5 Things I Learned From Conference Planning

Conference Planning

If we organize it, will they come?

Back in April, I volunteered to join the yearly US based community conference of the open source technology my company works with. I enjoy event planning on a smaller level, and I thought it would be a challenging side project to take on. I had only met some of this year’s committee members once or twice, and had very little idea about how the group functioned.

Here are my observations from the experience:

Conference Visions Vary

This year’s committee was picking up from where 2012’s committee left off. There was very little overlap or knowledge transfer from the previous year, which meant the committee spent a fair amount of time horse-trading their ideas about what would make up a good conference. It took the committee members some back and forth to establish the direction we wanted to go toward.

It’s A Chance To Step Out Of Your Usual Role

If you’ve been thinking about a marketing role, possibly interested in budgeting and accounting, or understanding website design, then conference planning can be a good vehicle to test the waters with some group support. Some people are inherently good at some things. As for myself, I was curious to see if I could create interesting and friendly (but not pushy) content promoting the conference over a period of time. On the flip side, I also took over the financial management of the conference, as it was an area that needed to be organized immediately since it impacted many of our decisions.

It’s A Great Way To Get Noticed In The Community

My contributions toward the community fall on the product strategy and advocacy side. One way to support the hard work and contributions of the developers is to give them a really great arena to show off their efforts, and be able to interact with the user base and other community members. I personally had attendees ranging from the C level to newbie users come up and thank me for assisting in putting together a successful conference.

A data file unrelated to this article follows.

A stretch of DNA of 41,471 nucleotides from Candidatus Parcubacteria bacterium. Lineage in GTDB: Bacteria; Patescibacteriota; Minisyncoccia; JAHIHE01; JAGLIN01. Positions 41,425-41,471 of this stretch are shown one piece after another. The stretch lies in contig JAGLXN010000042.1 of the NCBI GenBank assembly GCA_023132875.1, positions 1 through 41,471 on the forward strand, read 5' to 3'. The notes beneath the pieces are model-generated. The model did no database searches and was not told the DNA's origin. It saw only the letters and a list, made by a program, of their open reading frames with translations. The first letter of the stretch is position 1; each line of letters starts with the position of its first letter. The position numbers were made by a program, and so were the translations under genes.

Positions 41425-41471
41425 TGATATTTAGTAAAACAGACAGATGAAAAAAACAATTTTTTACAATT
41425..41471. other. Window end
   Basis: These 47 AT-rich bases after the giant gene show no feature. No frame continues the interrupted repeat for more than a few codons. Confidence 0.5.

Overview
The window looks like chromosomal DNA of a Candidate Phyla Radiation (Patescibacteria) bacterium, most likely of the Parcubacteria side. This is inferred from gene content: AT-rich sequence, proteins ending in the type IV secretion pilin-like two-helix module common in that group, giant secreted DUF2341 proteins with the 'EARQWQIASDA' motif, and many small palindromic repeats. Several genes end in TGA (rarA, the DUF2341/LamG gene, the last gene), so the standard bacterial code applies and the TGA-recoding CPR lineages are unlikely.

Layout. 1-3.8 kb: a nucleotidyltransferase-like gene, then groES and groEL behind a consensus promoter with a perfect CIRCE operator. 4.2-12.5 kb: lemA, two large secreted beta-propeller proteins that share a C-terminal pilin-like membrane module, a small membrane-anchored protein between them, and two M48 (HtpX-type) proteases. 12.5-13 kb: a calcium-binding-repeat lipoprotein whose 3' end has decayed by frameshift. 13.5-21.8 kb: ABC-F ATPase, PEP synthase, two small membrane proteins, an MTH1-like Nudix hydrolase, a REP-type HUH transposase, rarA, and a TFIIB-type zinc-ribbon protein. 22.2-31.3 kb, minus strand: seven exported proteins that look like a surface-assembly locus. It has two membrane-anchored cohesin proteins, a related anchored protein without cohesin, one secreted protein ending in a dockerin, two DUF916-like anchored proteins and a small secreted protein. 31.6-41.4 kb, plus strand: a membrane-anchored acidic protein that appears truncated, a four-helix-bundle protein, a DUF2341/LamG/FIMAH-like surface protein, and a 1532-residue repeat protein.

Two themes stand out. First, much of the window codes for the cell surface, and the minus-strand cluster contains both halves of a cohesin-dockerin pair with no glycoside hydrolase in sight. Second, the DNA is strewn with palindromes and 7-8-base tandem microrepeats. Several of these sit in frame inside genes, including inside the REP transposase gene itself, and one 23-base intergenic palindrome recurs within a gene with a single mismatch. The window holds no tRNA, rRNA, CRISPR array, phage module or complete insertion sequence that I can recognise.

Be Prepared To Assist On Site

Part of the responsibilities of a conference member is to make sure all things are operating smoothly. Checking in attendees, answering questions about lunch (yes, there are vegetarian options and some items are gluten-free) and helping speakers connect the A/V leads in each room were just a few items which occurred throughout our days. Very quickly the registration desk became a one stop knowledge base for the whole conference – and the surrounding area…Need a bank? One block over. A pharmacy? Two blocks down.

Pack A Survival Kit

I’m not talking about sleeping bags, a flashlight and granola bars (these items would have been useful during my 6 hour delay at the airport, however). I spent almost the entire conference walking around talking to attendees, speakers, hotel staff and some seriously lost souls who wandered into our conference space. My kit included a bottle of water, cough drops, Sharpies and tins of mint Altoids (a great way to kick off an introduction to someone you haven’t met, by the way).

Overall, the conference was a great success, our sponsors were happy, the attendees enjoyed the talks and the conference committee kept things flowing between all of us. After sleeping and decompressing for a few days,along with the right group and support of the community, it would be worth doing again.

Have you ever been part of an organizing committee? What did you learn from it?

 

 

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